“Is your flip-cam ok?” Shepard Fairey asked me on a cloudy afternoon the week before last.
“Yeah, yeah, it’s fine, thanks for askin!” I managed to reply. I had dropped it off of the lift he was working on earlier in the day when my boss sent me to seek the self-made, internationally acclaimed street artist for an off-the-cuff interview.
Shepard and his crew were in town in conjunction with the All Tomorrow’s Parties Festival, which was set to descend on Asbury Park in about a week after his arrival. Over the course of said week, they worked around the clock to install several extremely large murals and one permanent piece on previously blighted walls around town. “Benevolent enhancement” of public space, he calls it.
Kevin Devine has put in his 10,000 hours. Ok, well, he’s actually put in way more than that. For those of you who have not done your required summer reading, socio-psychological pundit and New Yorker contributor Malcolm Gladwell has a theory. Gladwell posits a simple concept, derived from his research on those who unequivocally succeed in their fields. Simply put, if you put in 10,000 hours doing what you love to do, you will be indisputably successful at it.
Since the age of 15, armed with his guitar and a well of courage, aggressiveness, skill and just plain moxie, Devine has worked tirelessly to develop his signature sound. Fighting his way out of anonymity and onto the international touring circuit, Devine has produced a consistent body of work that evokes the best elements of his major influences, essential iconic 90’s acts like Pavement, Nirvna and Elliot Smith. Since his first release, Circle Gets The Square (2002), Devine has released no less than 5 full length albums and a slew of EP’s and live recordings.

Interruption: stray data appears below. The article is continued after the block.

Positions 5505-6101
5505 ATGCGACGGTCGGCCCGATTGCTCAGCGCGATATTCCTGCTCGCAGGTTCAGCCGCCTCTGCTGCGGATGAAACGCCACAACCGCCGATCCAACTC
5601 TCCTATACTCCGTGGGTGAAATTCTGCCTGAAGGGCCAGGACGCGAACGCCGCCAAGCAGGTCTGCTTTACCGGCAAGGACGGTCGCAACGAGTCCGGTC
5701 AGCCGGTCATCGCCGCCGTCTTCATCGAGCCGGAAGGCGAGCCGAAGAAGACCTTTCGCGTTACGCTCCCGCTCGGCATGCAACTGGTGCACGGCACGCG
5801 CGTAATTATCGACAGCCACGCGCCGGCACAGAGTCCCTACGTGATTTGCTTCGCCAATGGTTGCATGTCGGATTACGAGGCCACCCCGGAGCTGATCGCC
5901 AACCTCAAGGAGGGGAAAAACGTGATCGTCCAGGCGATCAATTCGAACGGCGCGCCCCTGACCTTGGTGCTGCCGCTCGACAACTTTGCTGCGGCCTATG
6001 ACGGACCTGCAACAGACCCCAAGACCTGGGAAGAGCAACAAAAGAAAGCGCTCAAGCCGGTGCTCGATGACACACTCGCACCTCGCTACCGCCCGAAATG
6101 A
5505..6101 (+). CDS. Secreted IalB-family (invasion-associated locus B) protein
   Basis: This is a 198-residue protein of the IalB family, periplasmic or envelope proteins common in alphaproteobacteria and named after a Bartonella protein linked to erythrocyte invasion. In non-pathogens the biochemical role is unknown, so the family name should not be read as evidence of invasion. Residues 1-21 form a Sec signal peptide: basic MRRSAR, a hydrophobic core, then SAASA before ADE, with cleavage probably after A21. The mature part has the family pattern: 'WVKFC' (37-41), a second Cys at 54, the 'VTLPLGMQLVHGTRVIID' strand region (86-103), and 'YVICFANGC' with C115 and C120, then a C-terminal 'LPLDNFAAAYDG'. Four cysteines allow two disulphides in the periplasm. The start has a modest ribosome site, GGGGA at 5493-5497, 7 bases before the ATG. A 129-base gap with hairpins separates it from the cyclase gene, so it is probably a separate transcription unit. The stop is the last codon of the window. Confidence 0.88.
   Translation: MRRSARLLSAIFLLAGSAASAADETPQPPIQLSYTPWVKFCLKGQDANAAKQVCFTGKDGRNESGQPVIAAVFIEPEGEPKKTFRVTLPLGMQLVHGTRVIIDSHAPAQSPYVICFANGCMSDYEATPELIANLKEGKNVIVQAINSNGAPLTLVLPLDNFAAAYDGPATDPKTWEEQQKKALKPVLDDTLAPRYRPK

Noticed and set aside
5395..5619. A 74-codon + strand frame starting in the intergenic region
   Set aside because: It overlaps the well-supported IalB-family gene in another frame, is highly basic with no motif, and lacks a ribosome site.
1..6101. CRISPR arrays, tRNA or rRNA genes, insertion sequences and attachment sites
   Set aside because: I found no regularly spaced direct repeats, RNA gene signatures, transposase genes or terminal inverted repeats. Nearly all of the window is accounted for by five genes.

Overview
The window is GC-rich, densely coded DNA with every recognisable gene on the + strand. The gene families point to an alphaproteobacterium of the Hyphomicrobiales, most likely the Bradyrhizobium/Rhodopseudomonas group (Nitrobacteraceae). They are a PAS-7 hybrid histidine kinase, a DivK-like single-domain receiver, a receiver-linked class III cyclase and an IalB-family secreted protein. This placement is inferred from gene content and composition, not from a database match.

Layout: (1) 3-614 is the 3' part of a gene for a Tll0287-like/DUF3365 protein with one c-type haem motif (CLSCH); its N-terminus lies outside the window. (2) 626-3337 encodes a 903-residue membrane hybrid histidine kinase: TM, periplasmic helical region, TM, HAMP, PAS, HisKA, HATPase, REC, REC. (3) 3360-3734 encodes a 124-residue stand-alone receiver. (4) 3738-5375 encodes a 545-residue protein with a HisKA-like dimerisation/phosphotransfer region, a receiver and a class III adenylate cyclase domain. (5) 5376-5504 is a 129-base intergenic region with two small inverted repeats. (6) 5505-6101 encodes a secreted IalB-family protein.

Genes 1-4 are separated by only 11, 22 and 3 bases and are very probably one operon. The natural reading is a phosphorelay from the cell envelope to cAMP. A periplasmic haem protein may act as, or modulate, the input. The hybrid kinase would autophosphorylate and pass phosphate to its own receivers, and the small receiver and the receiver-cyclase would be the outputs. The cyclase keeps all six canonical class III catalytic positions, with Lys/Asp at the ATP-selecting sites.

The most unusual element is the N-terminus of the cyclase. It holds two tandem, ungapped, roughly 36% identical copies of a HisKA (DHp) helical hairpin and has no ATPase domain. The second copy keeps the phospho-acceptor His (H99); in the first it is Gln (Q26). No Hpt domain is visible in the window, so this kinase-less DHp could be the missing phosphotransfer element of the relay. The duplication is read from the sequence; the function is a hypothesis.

Hello Readers! It’s been a while! Since the last time we met, I’ve had a warrant out for me, gotten back on the right side of the law, had many of your boyfriends hit on me when you’re not looking (don’t worry I turn them down and they always go home to you), seen lotsa great shows on the both coasts ( The Thermals are my best friends forever and Mark Lanegan’s still got it!), been interviewed, played a show in Brooklyn…oh yeah and I’ve been big pimpin’ too out here on the AP Boardwalk, almost over my head in the eddying whorl that is the wild world of getting the AP Oceanfront restored to its’ futuristic/former beauty…Whew!
Let me apologize for being out of touch so long! I’m gonna try and keep it on the up and up here in The Vinyl District, so I’ll start off by attempting to redeem myself with a little info on the first of many great events coming at us this week…Overall, though there’s so much going on this season, it’s kind of unbelievable. Old 97′s, They Might Be Giants, Bob Dylan, Fountains Of Wayne, STP, ATP Fest, The Pixies–they’re all slated to be here soon!
When I lived in AP in 2003, you had to be cautious when walking along the boardwalk in the middle of the day in the middle of the summer!